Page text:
While leaders often find their work stimulating and enjoy the challenges that come with the position, the work, as you know, can also be highly stressful. Clearly, the nature of the work: increased responsibility, ambiguities, pressure to achieve results by influencing others, and the loneliness inherent in leadership positions takes its toll.
As a result of these demands, leaders often experience what is known as “power stress,” a term coined by Boyatzis and McKee, which leads to physical and emotional exhaustion, if not adequately dealt with. So power stress is part of the experience that results from the exercise of influence and sense of responsibility felt in leadership positions.
We know about the impact of stress, on our health, our relationships, and on our leadership ability. The chronic stress that comes with leadership positions have been connected to a wide range of diseases and dysfunctions. It can also lead to a state of “dissonance” which we know drains the enthusiasm and energy of teams and organizations.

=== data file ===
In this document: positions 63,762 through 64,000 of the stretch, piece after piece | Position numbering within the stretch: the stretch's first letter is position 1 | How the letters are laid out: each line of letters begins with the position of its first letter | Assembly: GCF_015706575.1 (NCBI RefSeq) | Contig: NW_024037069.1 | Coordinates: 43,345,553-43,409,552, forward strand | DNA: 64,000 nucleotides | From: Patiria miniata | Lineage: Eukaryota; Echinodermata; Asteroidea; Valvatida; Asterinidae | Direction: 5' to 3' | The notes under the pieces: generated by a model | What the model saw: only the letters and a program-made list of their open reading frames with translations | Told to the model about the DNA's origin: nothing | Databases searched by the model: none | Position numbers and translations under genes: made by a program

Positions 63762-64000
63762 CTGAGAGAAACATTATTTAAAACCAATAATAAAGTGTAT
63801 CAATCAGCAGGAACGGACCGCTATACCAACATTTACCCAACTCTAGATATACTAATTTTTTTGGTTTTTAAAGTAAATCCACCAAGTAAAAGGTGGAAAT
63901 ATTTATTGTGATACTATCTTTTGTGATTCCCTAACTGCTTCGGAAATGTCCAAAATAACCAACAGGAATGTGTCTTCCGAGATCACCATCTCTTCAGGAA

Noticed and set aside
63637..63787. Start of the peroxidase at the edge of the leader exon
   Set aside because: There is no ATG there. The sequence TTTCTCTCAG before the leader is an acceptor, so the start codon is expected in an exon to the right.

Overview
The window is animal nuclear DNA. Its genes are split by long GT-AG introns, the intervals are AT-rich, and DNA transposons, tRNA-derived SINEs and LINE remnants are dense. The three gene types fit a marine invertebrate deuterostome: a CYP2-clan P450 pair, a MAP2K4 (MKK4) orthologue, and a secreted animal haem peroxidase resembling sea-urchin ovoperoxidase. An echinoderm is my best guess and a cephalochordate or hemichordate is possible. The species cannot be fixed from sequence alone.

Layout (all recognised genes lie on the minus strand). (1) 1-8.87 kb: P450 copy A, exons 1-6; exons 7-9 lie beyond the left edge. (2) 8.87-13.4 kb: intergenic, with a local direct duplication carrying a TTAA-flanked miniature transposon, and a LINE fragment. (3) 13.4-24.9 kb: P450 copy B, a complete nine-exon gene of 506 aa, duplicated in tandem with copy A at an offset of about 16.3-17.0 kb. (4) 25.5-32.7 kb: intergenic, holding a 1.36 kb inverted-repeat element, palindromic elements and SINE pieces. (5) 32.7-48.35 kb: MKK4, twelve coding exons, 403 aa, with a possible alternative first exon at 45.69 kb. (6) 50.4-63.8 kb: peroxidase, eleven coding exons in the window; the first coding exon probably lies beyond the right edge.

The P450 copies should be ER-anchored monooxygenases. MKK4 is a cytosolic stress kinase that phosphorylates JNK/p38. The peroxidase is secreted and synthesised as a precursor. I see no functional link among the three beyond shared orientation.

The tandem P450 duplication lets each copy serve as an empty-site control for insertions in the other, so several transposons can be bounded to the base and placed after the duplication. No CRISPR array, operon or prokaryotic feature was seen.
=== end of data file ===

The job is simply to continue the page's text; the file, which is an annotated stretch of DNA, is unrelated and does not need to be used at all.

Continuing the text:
But, the problem is not simply power stress. It has always been a part of leadership reality. The issue is too little recovery time. While the pressure and stresses will not relent, the key is to take steps in which recovery can be achieved. Mindfulness meditation is a key in this renewal process.
We would love for you to join us in one of our forthcoming mindfulness courses. Both start on October 5th. Click on the titles to learn more.